New Study Finds Low Achievement in City Schools
The forthcoming second edition of Education Week's 50-state report card on public education finds huge gaps between the performance of students in urban and nonurban school districts.
The majority of urban students in about half the states fail to meet even minimum national standards in mathematics, reading, and science, finds the report, Quality Counts '98, scheduled for release Jan. 8. Students in urban schools where most of the children are poor fare worst of all.
The 272-page report, which will appear as a special issue of the newspaper, provides the most detailed analysis ever of previously unpublished data on the condition of public education in the nation's cities.
It also looks at whether states have adopted policies specifically geared to helping their urban schools, and examines some cutting-edge efforts to help save schools. And it includes results from a survey of 74 big-city districts, conducted in collaboration with the Council of the Great City Schools, a membership organization of large urban districts, on what they are doing to raise expectations for students and increase accountability.
A Look at Rigor
The 1998 edition of the annual report, which is being underwritten by the Philadelphia-based Pew Charitable Trusts, also chronicles the progress--or lack of it--that the states are making in their overall efforts to improve education.
It ranks each state on more than 75 indicators, which were based on what research suggests makes schools effective.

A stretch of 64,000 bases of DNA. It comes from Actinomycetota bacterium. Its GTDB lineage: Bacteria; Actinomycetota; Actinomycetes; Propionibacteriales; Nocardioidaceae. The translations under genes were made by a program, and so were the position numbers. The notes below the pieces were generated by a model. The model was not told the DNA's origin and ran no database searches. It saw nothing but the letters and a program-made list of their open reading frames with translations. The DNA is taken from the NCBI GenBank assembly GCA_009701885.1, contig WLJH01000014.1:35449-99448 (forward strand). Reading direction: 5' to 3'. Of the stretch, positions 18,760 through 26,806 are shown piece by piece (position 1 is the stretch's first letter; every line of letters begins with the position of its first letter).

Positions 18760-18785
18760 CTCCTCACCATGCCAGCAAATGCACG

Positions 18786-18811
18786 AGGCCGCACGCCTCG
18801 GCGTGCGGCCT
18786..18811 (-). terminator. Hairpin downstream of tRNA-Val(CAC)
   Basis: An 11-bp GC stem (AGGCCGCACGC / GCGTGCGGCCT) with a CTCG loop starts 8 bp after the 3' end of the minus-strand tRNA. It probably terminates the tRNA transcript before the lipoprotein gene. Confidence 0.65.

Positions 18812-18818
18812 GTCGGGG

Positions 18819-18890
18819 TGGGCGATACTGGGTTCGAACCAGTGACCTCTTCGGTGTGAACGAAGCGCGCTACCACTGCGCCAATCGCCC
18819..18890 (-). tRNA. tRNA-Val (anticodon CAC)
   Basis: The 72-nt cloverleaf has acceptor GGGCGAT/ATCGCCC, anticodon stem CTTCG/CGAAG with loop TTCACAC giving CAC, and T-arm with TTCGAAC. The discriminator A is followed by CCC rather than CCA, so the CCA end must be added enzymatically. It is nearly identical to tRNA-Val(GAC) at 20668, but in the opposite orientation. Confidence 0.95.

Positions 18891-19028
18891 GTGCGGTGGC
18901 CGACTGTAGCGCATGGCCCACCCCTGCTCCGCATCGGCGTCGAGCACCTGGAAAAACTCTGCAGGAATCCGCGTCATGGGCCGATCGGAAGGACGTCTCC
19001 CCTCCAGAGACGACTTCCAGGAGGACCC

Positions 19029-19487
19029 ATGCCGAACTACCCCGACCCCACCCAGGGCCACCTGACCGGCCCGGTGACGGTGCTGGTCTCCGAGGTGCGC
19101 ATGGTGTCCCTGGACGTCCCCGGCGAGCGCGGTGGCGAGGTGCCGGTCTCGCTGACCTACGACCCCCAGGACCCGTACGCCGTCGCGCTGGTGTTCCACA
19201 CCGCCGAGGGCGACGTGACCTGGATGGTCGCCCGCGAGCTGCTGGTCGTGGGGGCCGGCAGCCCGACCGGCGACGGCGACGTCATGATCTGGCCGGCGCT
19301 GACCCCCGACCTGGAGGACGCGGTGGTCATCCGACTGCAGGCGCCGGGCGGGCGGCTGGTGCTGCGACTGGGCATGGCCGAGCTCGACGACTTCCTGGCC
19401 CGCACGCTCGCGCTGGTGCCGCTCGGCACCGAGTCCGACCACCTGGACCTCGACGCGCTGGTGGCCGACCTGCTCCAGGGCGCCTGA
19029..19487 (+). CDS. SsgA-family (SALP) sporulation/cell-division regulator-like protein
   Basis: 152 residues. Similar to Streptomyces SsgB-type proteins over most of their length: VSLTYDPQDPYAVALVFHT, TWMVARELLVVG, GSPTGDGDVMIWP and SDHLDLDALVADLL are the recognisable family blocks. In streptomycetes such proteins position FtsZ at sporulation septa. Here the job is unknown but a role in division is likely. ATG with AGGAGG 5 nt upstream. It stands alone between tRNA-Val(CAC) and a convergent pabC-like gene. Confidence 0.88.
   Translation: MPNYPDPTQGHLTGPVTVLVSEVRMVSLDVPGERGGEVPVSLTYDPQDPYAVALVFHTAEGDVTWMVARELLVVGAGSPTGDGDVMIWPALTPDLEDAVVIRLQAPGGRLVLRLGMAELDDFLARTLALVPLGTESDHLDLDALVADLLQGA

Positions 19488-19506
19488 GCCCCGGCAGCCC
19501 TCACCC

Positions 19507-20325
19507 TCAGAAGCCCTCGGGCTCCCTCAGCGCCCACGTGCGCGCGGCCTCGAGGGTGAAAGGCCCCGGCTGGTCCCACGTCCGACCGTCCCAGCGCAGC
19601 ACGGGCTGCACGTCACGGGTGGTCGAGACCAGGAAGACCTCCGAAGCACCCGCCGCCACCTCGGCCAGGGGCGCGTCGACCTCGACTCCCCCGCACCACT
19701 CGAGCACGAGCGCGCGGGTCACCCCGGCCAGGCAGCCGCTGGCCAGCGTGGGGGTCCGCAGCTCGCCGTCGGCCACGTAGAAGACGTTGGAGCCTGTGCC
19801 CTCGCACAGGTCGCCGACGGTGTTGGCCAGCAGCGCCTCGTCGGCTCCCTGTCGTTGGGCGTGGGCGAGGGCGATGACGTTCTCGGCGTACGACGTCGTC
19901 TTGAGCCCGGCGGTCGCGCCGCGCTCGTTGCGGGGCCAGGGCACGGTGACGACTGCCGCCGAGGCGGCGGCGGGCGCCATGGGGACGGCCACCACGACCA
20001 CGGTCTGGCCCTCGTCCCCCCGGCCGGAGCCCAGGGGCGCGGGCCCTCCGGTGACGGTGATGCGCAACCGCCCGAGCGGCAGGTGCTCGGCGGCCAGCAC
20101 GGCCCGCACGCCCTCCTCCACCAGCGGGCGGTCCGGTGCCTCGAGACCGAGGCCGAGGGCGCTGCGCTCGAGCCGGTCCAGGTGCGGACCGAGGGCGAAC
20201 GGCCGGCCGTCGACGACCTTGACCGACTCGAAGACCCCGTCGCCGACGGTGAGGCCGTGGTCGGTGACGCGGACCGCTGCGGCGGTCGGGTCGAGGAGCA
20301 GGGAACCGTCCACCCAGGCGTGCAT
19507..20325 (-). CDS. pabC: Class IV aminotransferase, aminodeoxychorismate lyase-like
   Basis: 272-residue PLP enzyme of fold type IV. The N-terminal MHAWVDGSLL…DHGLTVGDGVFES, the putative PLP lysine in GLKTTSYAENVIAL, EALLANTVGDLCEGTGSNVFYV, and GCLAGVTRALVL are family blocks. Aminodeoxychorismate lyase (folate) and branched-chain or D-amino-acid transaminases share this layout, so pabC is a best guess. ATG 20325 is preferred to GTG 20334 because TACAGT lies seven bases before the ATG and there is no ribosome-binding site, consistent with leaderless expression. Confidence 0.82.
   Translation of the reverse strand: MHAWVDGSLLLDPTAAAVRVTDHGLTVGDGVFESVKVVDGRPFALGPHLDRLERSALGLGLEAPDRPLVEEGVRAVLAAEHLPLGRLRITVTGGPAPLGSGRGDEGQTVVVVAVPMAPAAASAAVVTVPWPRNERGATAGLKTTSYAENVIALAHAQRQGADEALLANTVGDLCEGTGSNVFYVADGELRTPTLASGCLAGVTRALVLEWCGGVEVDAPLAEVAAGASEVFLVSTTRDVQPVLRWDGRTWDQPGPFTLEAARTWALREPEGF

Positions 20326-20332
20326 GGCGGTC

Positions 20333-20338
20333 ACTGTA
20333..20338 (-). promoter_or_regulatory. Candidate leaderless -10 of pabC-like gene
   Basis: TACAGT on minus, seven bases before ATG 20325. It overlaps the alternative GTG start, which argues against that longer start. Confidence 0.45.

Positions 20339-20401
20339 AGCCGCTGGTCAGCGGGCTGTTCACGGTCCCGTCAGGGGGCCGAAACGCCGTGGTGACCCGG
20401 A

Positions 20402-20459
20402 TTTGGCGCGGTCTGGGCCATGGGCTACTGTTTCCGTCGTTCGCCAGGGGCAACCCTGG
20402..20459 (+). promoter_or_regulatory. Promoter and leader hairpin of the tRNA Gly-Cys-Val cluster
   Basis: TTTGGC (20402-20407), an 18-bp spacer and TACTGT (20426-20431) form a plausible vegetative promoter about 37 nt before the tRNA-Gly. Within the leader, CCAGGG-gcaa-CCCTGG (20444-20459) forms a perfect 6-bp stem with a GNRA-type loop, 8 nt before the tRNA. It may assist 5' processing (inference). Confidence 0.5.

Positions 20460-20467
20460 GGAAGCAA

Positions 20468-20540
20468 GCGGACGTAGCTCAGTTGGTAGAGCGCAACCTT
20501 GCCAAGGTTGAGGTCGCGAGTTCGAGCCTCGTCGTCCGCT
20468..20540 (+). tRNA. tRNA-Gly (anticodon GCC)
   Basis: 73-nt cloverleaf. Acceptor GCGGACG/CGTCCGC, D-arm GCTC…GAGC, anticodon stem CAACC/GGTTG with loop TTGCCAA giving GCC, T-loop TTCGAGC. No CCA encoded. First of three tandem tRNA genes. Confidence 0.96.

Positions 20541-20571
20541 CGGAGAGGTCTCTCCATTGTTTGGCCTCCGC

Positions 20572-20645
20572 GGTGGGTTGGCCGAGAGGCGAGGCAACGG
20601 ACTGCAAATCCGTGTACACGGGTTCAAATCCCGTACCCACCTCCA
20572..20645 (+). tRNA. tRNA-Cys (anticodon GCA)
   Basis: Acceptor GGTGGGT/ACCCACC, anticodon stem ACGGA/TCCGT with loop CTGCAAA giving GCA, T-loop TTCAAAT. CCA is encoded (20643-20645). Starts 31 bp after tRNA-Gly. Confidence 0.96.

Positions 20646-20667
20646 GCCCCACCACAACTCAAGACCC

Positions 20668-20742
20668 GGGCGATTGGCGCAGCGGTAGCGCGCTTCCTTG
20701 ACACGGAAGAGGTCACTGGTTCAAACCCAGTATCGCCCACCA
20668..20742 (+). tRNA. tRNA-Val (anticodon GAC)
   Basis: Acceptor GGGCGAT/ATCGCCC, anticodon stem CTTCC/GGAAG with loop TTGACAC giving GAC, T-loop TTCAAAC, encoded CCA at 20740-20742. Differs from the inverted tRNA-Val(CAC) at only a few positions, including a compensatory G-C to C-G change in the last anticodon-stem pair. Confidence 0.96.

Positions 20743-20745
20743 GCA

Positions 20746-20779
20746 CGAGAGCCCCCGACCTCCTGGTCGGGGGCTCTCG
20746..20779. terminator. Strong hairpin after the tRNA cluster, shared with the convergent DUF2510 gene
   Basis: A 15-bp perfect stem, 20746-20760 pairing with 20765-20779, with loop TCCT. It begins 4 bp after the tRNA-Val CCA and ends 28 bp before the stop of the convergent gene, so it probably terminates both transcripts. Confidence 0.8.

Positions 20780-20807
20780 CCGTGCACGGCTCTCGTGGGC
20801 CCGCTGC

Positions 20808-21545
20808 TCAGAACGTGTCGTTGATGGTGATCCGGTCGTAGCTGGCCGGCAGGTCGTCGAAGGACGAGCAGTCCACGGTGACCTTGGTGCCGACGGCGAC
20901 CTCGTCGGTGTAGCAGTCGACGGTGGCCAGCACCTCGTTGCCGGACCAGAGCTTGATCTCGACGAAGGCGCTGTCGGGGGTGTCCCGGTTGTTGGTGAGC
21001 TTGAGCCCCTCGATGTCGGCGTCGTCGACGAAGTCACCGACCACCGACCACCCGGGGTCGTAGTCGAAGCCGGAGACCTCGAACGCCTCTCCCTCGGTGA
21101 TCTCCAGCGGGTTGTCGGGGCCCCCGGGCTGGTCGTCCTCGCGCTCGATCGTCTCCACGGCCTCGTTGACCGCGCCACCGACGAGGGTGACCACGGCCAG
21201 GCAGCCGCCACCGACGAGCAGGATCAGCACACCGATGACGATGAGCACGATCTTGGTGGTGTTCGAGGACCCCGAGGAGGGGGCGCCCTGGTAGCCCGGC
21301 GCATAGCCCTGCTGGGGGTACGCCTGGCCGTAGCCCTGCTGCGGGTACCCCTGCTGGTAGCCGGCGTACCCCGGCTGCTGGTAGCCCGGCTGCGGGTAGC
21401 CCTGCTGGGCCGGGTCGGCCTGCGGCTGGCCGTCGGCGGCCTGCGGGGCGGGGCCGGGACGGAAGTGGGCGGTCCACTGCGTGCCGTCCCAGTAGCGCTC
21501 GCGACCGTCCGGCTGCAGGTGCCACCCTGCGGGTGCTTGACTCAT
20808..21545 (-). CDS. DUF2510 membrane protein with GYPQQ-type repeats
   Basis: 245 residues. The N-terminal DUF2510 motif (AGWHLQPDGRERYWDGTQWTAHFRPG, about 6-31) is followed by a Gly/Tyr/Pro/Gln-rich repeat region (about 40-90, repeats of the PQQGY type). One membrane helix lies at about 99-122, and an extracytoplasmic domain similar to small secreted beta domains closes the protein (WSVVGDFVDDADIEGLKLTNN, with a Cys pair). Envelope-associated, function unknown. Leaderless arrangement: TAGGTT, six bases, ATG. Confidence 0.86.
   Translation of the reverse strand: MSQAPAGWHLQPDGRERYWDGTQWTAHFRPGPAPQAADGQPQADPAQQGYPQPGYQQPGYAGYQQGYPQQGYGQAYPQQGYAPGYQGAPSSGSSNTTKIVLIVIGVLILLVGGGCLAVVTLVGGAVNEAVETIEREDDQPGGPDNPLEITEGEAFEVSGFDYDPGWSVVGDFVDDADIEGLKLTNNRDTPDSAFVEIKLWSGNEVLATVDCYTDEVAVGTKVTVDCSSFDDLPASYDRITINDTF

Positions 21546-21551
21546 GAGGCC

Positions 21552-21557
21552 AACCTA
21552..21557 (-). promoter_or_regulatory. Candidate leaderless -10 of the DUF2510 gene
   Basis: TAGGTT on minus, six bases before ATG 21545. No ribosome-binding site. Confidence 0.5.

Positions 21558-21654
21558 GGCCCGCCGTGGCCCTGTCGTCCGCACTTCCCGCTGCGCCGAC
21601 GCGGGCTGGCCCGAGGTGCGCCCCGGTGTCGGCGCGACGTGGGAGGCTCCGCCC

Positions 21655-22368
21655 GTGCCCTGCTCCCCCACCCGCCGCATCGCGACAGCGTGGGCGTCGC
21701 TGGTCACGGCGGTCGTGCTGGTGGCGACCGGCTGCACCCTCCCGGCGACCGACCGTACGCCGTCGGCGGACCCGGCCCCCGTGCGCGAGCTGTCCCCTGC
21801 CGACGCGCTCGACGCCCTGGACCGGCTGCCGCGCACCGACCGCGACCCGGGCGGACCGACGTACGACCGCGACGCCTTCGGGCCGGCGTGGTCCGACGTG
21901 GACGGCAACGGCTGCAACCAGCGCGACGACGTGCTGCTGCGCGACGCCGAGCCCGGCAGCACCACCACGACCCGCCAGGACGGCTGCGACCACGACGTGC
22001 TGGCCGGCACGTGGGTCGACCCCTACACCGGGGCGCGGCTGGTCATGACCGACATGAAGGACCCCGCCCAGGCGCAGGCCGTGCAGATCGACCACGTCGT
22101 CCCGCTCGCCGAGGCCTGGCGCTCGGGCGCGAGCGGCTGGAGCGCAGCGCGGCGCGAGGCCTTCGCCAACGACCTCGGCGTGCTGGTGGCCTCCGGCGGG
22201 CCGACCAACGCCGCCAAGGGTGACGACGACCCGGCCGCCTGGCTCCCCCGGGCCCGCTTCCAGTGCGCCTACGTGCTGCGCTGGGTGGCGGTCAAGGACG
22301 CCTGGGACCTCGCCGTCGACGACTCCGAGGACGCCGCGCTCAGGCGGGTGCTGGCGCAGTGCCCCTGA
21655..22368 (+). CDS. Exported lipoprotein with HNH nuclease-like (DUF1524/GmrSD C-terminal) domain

Last January, in the first Quality Counts, the states on average received a solid C in standards and assessments, quality of teaching, school environment, and the equity, adequacy, and allocation of resources. The 1997 report found that education was "riddled with excellence but rife with mediocrity."
One year later, the states still merit a solid C. But there are signs of movement. States have been particularly active in setting standards for what students should know and be able to do, crafting new accountability systems, moving to improve the quality of the teaching force, and permitting the creation of charter schools--publicly financed schools that are free from most rules and regulations.
Quality Counts '98 also includes the first national effort to examine how state standards in English and math stack up against national standards in those subjects. The evaluation of the rigor of state standards was conducted especially for the report by the Washington-based Council for Basic Education, a nonprofit membership organization that promotes a curriculum strong in the basic subjects for all children.
In addition, Public Agenda, a New York City-based group that researches what citizens think about important policy issues, conducted a special survey for the report on how the academic-standards movement is influencing schools and communities.
Education Week subscribers will receive Quality Counts separately by mail in early January, followed by the regularly scheduled Jan. 14 issue.
Additional copies of the report will be available for $10 from Education Week, 4301 Connecticut Ave. N.W., Washington, DC 20008.